Lenin at the Finland-Station (1970)

Lenin at the Finland-Station (1970)

         The importance of the months of February and October in the Russian Revolution of 1917 cannot be denied. With the abdication of Tsar Nicholas II and the subsequent shifting of power to the Provisional Government occurring in the former, and the seizure of power by the Bolshevik party occurring in the latter, these months massively influenced the course of Russian history. The month of April, however, also played a momentous role during that year. This is discussed in Gregory L. Freeze’s Russia: A History, “Seventeen Moments in Russian History“, and Module Three of the Digital History Reader.

          On the site “Seventeen Moments in Russian History“, the “April Crisis” is described as the period after the excitement of the February Revolution wore off in the hearts of the Russian people. According to the subject essay written by Lewis Siegelbaum on the matter, the April Crisis stemmed largely from dissatisfaction toward both the state of the economy and Russia’s continuing involvement in the first World War. This dissatisfaction proved detrimental for the Provisional Government and those leading it. Both Russian peasants and workers looked to the new government to deliver them from the economic woes they faced during the times of autocratic rule. When it did not act in their favor in a timely manner, both groups turned to resistance and vigilantism to meet their needs. This unrest was worsened when it was made clear that the leaders of the Provisional Government planned to continue the war until its end and to uphold any treaties made under the Tsar’s rule before they came to power. Siegelbaum writes of the aftermath of this revelation, saying “Mass demonstrations and clashes on the streets of Petrograd forced both Miliukov and the War Minister, Aleksandr Guchkov, to resign.” After this concession of power, Siegelbaum states that a coalition government was then tentatively formed containing socialist and non-socialist leaders from both the Provisional Government and the Petrograd Soviet. He writes, “This had two critical consequences: the lines of dual power became considerably blurred, and the two main socialist rivals of the Bolsheviks now were inextricably associated with the policies of the Provisional Government and above all, its continued prosecution of the war.” According to Siegelbaum, the April Crisis was important to the diminishing of power of the Bolshevik’s opposition on the road to the October Revolution.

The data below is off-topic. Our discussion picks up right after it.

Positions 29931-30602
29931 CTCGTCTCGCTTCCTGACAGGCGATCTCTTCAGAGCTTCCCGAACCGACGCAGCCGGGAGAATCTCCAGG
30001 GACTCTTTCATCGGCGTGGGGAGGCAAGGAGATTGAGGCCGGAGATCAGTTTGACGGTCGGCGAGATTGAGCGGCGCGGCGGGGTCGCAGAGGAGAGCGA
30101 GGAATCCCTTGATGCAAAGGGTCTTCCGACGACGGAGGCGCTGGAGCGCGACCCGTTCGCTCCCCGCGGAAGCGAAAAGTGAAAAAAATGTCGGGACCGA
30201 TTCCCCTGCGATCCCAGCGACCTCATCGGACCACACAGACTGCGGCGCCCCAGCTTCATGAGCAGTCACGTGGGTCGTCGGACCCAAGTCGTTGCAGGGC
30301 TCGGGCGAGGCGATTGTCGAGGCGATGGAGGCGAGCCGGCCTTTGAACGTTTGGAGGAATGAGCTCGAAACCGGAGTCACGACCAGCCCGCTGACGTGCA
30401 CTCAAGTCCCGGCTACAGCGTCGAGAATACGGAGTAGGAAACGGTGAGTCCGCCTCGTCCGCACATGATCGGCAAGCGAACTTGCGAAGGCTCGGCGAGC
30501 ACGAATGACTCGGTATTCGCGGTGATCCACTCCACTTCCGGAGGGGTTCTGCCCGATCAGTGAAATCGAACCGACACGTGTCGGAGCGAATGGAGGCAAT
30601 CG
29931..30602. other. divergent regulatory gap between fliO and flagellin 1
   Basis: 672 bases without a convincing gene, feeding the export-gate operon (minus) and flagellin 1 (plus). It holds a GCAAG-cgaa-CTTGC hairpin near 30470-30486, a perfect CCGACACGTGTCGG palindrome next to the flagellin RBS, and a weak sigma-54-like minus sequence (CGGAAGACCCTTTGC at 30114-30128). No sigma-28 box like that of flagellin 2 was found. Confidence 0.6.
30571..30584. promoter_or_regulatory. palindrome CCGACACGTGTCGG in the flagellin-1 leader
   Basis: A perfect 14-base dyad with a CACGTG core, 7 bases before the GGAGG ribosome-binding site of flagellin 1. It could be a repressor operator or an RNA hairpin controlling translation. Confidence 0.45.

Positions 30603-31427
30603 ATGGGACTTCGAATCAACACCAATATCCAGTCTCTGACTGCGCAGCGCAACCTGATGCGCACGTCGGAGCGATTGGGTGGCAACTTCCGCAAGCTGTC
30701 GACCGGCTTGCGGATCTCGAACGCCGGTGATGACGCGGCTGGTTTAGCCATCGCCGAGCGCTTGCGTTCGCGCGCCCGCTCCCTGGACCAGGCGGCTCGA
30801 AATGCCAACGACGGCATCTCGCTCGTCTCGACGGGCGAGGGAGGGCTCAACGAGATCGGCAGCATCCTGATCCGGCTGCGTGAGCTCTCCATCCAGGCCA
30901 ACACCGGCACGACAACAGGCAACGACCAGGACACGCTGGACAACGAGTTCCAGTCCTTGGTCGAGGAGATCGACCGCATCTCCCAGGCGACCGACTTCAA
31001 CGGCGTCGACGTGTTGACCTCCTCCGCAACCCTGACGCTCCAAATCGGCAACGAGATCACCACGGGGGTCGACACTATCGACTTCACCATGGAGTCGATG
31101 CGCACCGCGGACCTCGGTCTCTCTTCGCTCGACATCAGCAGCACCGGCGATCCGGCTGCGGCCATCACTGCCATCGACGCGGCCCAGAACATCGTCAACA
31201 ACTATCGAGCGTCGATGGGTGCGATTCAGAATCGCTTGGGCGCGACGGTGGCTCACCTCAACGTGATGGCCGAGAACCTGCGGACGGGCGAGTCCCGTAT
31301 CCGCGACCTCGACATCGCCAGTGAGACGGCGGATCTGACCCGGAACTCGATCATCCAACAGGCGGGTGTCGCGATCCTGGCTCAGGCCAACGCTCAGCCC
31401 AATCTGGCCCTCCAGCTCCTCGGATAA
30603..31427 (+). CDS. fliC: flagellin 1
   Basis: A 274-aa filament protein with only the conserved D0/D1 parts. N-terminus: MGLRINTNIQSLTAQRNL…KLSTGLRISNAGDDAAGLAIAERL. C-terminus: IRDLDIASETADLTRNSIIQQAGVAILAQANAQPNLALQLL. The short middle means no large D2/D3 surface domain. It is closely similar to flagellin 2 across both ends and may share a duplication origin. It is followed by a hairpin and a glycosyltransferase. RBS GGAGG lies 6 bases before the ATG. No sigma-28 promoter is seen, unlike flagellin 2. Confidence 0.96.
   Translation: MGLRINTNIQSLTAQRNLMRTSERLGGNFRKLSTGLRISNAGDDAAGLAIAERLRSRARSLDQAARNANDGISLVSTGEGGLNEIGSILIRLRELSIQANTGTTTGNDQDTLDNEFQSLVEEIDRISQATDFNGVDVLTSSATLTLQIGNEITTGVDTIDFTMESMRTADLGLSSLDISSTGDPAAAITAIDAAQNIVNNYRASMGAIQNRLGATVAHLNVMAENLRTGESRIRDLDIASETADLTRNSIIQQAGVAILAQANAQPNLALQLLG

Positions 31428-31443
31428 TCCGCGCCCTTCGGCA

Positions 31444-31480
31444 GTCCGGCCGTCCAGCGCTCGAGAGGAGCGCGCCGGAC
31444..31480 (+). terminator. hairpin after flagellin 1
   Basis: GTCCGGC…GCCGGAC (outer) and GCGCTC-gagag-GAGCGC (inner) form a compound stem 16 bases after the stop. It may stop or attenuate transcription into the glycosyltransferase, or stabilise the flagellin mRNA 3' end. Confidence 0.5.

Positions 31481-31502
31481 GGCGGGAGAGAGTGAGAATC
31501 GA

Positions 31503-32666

Freeze also discusses the place of April 1917 in Russian history, which he refers to as “The All-Russian Crisis”. His view coincides with that of Siegelbaum. He writes, “The first coalition quickly exposed the gulf between liberalism and socialism—and the government’s inability to bridge that chasm. The conflicts in the coalition correlated directly with the declining authority of the Provisional Government (and, by contrast, to the surge in Bolshevik influence)” (281). Although these separate parties came together to rid the Tsar of power, they were ultimately unable to bridge the gaps between their ideologies. The parties in control of the Provisional Government, who had to choose between appeasing the people of Russia by backing out of the war or downplaying the notion that Russia was unstable in new hands by maintaining its involvement in the war, were effectually caught between a rock and a hard place. Their choice to continue in World War I against the wishes of the people solidified their decline and the Bolshevik’s rise to power.

          Finally, the historical relevance of the April Crisis can be seen in the speech issued by Vladimir Lenin at the Finland-Station (pictured above). This speech is known as Lenin’s “April Theses”. The third point of these theses directly calls for “No support for the Provisional Government”. Instead, Lenin outlines his plan for transforming Russia into a socialist society. Siegelbaum purports that Lenin’s theses “clearly set the Bolsheviks apart from the other socialist parties” and thereby add to the overall importance of the April Crisis as an aspect of the Russian revolution.